Sep 15, 2008

General Motors Corp's 100 years Journey

In its 100 years in business, General Motors Corp has sold nearly a half-billion vehicles across the globe. It emerges as top sellers, as GM approaches its 100th birthday on September 16, 2008.

While Henry Ford gets credit for standardizing assembly-line production of automobiles, GM founder William (Billy) Durant largely gets credit for how America sells them: by giving consumers an array of brands, models and colors from which to choose.

In a little more than a year after starting GM on Sept. 16, 1908, he added Oldsmobile, Cadillac, AC Spark Plug, the Oakland Motor Car Co. (which later became the Pontiac brand) and the Rapid Motor Vehicle Co. (now known as GMC).

Alfred Sloan took over as president and CEO in 1923, and remained at GM until 1956. He has since been credited with leading the corporation through some of its most dominant days. Some call Sloan the grandfather of the U.S. corporate bureaucracy.

In the 1950s, GM had a string of breakthroughs, including the automatic transmission, power steering, power brakes and fuel-injected engines as it rolled out exciting cars such as the Corvette and Bel Air.

By the 1970s, a 67-day national UAW strike, an oil embargo and stricter emission rules took their toll on the U.S. auto industry. The energy crisis pushed many Americans to smaller, more fuel-efficient foreign cars, prompting GM to institute massive layoffs. GM's decline continued through the succeeding decades with extensive plant closings, huge job losses and deteriorating financial performance in North America.

Heading into its second century, GM is still losing market share at home, its stock price is perilously low and management can't reliably promise profits.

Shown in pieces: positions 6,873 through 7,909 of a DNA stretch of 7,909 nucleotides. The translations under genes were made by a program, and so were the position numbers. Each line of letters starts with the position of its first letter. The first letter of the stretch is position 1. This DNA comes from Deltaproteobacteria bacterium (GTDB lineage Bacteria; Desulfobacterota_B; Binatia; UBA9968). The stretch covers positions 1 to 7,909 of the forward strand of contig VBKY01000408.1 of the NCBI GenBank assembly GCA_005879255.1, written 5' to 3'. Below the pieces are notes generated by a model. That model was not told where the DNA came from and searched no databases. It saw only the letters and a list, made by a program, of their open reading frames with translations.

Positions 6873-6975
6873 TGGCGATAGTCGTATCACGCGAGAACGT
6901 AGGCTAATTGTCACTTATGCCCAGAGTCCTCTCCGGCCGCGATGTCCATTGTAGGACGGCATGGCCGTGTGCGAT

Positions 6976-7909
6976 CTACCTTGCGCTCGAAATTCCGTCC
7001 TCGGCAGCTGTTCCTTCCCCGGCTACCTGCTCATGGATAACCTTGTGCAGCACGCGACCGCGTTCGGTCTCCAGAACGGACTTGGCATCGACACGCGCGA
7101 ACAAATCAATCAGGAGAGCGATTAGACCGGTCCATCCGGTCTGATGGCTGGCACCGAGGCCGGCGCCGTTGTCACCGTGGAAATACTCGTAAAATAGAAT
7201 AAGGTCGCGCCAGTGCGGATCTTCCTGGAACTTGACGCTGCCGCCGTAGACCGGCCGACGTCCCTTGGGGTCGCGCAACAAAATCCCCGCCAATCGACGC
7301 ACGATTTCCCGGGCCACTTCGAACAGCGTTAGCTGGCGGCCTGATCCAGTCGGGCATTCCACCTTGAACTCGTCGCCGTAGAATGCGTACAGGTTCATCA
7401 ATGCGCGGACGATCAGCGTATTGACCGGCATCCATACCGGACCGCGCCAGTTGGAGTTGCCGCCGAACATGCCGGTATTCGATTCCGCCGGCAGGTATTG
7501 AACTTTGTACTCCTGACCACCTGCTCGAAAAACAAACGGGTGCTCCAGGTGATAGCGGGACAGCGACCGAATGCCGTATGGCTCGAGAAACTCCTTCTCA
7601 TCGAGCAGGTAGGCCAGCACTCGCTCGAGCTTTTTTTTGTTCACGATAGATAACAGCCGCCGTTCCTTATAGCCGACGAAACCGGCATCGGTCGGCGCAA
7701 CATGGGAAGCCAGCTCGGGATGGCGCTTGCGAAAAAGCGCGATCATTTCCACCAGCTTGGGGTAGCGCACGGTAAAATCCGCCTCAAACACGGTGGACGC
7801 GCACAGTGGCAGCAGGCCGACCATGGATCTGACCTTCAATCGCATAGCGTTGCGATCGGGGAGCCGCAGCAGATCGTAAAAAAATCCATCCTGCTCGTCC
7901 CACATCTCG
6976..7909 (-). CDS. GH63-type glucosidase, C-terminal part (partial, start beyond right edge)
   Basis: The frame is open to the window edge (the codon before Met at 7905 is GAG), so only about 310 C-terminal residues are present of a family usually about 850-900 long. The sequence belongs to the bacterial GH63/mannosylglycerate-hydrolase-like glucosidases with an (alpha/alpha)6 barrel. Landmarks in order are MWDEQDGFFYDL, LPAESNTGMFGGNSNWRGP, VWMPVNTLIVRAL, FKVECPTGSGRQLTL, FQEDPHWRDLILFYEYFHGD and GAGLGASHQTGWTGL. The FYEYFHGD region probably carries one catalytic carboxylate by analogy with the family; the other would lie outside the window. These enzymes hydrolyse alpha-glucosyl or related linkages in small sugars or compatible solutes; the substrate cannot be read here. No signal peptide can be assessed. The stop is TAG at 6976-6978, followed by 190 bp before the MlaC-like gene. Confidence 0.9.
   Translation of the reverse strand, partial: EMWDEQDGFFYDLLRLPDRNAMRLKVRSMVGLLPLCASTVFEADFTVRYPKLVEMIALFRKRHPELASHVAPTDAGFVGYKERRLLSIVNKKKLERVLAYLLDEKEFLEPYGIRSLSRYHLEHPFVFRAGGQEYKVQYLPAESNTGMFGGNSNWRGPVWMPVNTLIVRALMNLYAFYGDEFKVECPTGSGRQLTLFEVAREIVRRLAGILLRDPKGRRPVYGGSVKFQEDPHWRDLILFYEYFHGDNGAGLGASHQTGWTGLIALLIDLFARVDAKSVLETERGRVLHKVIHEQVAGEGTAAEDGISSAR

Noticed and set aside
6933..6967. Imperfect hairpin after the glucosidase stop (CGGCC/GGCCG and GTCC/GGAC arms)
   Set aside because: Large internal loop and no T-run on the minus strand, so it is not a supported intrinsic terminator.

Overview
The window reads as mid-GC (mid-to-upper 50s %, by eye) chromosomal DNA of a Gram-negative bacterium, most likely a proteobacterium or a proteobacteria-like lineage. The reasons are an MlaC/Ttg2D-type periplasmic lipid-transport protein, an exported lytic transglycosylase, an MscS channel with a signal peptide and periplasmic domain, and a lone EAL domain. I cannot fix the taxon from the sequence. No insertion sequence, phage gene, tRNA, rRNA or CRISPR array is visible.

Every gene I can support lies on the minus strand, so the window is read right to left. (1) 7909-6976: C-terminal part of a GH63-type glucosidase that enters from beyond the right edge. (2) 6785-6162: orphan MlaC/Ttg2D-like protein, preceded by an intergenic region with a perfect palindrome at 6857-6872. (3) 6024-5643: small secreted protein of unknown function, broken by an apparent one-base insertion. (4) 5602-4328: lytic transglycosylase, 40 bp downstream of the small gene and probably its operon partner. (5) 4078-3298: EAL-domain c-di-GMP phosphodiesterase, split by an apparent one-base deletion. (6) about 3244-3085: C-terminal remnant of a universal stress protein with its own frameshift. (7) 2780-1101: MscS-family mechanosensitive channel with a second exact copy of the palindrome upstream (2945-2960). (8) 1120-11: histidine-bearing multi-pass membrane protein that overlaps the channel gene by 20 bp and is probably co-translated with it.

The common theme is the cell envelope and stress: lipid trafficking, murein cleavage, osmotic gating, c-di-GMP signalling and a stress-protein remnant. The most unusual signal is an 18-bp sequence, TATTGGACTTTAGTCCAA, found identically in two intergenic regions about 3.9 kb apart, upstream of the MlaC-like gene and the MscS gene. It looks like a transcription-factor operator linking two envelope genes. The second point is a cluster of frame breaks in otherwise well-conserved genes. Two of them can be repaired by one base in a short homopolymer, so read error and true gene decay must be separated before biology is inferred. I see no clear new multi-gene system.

And yet it is widely seen as the strongest of Detroit's automakers.

It has award-winning crossover vehicles and sedans to complement its pickups, SUVs and Corvette. Chevrolet is the nation's best-selling brand. And GM is selling more vehicles overseas than at home as it stretches the Chevy bow tie across China, India, Europe and elsewhere.

Did You Know :

In 1903, it was a time of market instability. William Durant, a director of the Buick Motor Company, was the man behind the merger. Durant believed that the only way for the automobile companies to operate at a profit was to avoid the duplication that occurred when many firms manufactured the same product. General Motors Corporation was thus formed, bringing together Oldsmobile and Buick in 1903, and joined by Cadillac and Oakland (renamed Pontiac) in 1909.


  1. Interesting article. A lot of information that I never knew.

  2. Wow, very nice :) thnks, btw, could you tell us wth is that prototype? looks kinda futuristic, and creepy, @ the same time lol

  3. I don't know the protottype exactly but you can view the details here :

  4. That is the coolest car I've ever seen. Are they actually selling those?

    Great blog here. I really like the pictures you put up. You pick really cool ones.

    Jonathan Muller

  5. haha, that doesn't look much like a car to me. But pretty cool tho!